As you said at the end, sometimes you even choose not to use it and I probably take that option more than most. There are still times when it can come in useful to have for that frustration factor (good positioning makes up for the lack of specialist skills) without focusing on it.

  13. Valcurdra November 14, 2010 at 4:24 am #

    Yes we will!!

    We all know you hate passing anyway coach so its OK :)

    Great thing about this game is the different play styles that are possible.

  14. Greyhound January 6, 2011 at 2:36 am #

    I play an orc team with 5 players with AG4 (3 blitzer, 1 thrower, 1 lino).

    I dropped Dump-Off on my Thrower, and I have been using it since.
    I usually cage with a “bait” opening on my thrower, guarded by AG4/Guard/Block Blitzers. If my opponent plays an agile team the bait will usually work. I give 1 dice block on my thrower, often requiring one or two dodges to get there. When you consider this option to blocking your way through 6x ST4/Guarded/AV9 and a block Troll it is often the best bet.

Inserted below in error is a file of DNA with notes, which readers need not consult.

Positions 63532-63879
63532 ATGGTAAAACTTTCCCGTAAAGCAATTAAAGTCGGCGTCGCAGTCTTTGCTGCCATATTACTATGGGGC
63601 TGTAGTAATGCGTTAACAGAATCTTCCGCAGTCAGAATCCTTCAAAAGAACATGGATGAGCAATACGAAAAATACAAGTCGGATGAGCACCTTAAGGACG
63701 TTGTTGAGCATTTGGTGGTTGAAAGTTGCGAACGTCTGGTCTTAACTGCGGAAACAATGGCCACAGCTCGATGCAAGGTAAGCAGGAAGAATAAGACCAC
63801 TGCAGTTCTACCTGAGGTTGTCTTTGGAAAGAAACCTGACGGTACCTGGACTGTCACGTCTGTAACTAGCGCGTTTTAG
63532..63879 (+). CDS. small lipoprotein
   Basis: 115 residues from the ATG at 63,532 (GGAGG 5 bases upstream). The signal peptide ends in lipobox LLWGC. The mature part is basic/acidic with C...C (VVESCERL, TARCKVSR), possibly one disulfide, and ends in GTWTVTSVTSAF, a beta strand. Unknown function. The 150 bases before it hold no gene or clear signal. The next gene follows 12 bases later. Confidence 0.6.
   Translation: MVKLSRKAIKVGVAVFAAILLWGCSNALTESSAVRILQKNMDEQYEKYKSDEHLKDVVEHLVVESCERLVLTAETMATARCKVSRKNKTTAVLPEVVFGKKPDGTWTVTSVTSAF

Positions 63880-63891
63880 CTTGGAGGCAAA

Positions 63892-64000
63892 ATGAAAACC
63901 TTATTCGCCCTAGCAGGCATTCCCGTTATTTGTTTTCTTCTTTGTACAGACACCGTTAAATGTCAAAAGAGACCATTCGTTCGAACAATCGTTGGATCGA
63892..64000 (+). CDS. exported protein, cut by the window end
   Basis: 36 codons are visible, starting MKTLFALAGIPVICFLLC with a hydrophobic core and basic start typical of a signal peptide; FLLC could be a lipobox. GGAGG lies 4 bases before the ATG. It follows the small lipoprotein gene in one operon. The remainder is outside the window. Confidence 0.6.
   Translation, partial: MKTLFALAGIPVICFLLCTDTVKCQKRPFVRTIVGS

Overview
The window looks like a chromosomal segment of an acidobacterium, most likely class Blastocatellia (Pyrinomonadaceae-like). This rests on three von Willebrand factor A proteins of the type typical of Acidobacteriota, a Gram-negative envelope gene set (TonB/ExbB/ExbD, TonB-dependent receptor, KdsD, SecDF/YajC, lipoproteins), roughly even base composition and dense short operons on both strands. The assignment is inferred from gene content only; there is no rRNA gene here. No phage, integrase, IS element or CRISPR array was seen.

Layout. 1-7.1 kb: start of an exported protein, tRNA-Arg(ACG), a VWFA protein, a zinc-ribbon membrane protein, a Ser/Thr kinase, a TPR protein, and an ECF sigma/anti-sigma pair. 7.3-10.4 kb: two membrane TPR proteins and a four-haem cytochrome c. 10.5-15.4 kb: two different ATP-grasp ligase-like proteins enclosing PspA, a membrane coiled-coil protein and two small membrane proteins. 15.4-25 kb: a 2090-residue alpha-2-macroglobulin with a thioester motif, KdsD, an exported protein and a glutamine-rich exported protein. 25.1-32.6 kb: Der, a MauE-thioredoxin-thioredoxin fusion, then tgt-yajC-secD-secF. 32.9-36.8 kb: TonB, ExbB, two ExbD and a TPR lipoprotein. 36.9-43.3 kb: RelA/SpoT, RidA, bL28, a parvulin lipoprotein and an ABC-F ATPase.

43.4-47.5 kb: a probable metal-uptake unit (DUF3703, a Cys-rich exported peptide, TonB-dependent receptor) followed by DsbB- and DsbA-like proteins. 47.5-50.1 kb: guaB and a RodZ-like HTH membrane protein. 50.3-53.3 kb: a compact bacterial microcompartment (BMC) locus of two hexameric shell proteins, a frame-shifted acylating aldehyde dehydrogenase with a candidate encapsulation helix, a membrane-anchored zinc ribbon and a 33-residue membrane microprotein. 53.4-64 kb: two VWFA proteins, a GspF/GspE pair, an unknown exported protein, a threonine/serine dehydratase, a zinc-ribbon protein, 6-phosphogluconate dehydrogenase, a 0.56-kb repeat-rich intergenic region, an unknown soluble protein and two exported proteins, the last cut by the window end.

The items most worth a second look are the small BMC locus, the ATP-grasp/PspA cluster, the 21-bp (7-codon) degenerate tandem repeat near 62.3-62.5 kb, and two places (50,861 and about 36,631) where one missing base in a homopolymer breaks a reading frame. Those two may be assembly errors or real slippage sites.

Dump off is here to save the ball, and make this bait still safe for my team. My thrower rarely score, and rarely pass in his turn, he usually gets his SPP in my opponent’s turn. It’s a much safer throw since even if I roll a double 1, I can usually pick it up straight after.

    I play my team with my opponent’s turnover and this skill allows me just that.

  15. Darken-Rahl February 8, 2011 at 10:12 pm #

    Dump-Off can be a great skill. Some of it’s best uses aren’t completly obvious. My favorite teams to use dump-off on are the ones that some here would question… I like it on Orcs and Dwarves..

    1- if I get hit by a flying wardancer or other creative blitz ( this is not 100% avoidable .. elf players are known to try some ridiculous blitzs ) it lets me place the ball 3 squares farther away from my opponent’s ball retriever… regardless of if I make the catch or even if I don’t have someone in range to toss it to. I can at least throw it in a difficult place to retrieve.

    2- Sometimes you are forced to make a 2-3 turn TD with a slow team.. you can’t just grind a slow cage down the field… you have to take risks and push it. This skill gives you an increased chance of success in those situations.